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3 Centuries Of Naval History In Shanties & Sea Songs With Lyrics & Notes

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NOTES                              361
P. 394. Admiral Strachan's Victory. From Fairburn's Naval Songster for 1806, p. 32. The action was fought November 4, 1805 (Clowes, v. 171).
P. 305. The Amethyst and Thetis. From the Madden
collection (London Printers, ii. 227, No. 451). See Clowes, v. 427; James, iv. 376. The action took place November 10-n, 1808.
P. 306. The Successful Attempt ... in the Basque Roads. From the Madden collection (London Printers, i. 174). See Clowes, v. 252-270; James, iv. 395-430.
P. 307. Jefferys the Seaman. From the Madden collection (London Printers, ii. 2). A full account of the case is given by James, Naval History, iv. 273, ed. 1886. Captain Warwick Lake was dismissed from the Navy, February i8ro, for marooning Robert Jeffery on the desert island of Sombrero, in the West Indies.
P. 308. ' Ye Parliament of England.' Text from G. C. Eggleston's American War Ballads and Lyrics. New York (1889), i. 131. 'It was still a favourite song in many parts of the country as late as 1859,' writes the editor.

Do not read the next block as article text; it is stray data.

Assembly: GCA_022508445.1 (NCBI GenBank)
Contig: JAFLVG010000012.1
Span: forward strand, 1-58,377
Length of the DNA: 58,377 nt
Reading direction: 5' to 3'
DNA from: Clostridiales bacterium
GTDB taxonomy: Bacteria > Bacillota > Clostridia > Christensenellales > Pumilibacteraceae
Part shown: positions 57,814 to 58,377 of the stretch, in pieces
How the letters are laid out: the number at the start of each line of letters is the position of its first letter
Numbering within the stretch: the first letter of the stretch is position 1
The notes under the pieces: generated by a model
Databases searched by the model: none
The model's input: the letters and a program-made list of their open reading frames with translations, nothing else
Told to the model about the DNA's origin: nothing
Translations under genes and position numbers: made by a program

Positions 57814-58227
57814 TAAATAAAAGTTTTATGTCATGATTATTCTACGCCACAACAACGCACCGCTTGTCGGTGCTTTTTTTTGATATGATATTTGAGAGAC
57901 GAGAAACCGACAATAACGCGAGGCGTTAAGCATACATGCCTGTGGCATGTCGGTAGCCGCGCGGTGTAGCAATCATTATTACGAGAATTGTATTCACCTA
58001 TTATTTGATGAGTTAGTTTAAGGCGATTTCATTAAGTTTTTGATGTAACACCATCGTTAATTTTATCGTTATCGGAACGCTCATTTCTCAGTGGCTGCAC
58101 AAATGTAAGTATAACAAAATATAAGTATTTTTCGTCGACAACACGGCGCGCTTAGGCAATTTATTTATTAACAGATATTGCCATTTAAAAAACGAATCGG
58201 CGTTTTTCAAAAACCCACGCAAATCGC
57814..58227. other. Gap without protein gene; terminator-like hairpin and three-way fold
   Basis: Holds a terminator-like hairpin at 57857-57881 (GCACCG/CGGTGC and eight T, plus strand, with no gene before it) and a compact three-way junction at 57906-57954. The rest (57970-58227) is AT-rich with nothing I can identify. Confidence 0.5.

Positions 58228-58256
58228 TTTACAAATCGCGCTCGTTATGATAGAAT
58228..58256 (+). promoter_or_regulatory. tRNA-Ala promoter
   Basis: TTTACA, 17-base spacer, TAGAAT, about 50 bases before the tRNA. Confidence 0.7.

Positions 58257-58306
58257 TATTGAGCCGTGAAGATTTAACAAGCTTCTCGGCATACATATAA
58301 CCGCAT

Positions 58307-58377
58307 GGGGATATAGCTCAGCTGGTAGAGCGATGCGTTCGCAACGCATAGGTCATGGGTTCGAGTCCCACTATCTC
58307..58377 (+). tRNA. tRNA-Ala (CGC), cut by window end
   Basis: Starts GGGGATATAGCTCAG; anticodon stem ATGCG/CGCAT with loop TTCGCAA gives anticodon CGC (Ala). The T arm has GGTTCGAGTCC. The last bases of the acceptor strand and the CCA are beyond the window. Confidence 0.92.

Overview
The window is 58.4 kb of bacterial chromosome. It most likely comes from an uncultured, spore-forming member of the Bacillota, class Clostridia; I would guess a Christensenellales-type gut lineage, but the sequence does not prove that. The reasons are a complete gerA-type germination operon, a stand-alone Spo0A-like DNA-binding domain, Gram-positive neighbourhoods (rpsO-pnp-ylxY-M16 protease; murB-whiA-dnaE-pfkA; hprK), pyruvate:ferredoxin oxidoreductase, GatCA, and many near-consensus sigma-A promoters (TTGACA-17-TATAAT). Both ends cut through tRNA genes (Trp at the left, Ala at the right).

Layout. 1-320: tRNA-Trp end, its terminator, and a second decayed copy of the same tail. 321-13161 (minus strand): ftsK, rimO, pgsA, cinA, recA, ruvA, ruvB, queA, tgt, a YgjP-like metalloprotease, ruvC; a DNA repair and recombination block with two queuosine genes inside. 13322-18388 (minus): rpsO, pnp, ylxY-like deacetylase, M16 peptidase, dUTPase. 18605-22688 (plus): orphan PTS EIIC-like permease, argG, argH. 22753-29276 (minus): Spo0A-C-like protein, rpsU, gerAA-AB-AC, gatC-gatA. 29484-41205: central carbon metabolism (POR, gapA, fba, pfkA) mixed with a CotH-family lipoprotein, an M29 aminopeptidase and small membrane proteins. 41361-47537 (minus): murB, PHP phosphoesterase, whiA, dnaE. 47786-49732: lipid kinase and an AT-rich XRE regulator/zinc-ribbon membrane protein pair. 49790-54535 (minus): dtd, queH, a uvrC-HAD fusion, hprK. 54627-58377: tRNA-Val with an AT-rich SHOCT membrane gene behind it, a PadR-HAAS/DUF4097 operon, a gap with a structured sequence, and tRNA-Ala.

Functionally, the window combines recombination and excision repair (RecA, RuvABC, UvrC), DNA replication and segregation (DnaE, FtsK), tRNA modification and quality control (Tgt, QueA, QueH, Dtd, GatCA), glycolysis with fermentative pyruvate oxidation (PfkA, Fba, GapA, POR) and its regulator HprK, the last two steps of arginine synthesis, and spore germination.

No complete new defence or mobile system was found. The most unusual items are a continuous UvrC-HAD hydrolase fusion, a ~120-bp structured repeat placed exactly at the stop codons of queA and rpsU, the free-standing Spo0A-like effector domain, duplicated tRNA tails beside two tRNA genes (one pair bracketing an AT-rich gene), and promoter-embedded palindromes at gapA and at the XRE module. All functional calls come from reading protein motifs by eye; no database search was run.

P. 309. The Constitution and Guerriere. Text from Eggleston's American War Ballads and Lyrics, i. 115, Action August 19, 1812. See James, v. 372; Clowes, vi. 34; Mahan, Sea Power: its Relation to the War of 1812, i. 330.
I have been unable to discover the date of the tune mentioned in the title, nor is the date of the song itself certain. It is con­tended on the American side that this song preceded that on the Shannon and Chesapeake, which was imitated from it, and on the other side that The Constitution and Guerriere is the later of the two. The evidence alleged for the priority of the American song is, briefly: William Dunlap's Yankee Chronology (a spirited musical drama) was produced at the Park Theatre, in New York, September 9, 1812 (Ireland's New York Stage, i. 288), and Mr. Brander Matthews thinks that may be the origin of these verses. An intelligent veteran of the war of 1812, present at the unveiling of the Perry statue at Cleveland on Lake Erie in i860, told the historian Lossing that he heard them sung at the Park Theatre, in New York, early in the fall of 1812, and that they were much heard at public meetings, in • bar-rooms, in work­shops, and in the streets of the city (extract from the Bulletin of the Essex Institute, Salem, Mass., vol. xx.). These arguments are not very conclusive. The discovery of the original song, The Landlady of France, which both imitate, would probably settle the matter. In the meantime it seems best to print the song on the victory of the Constitution first, because the incident it celebrates happened first.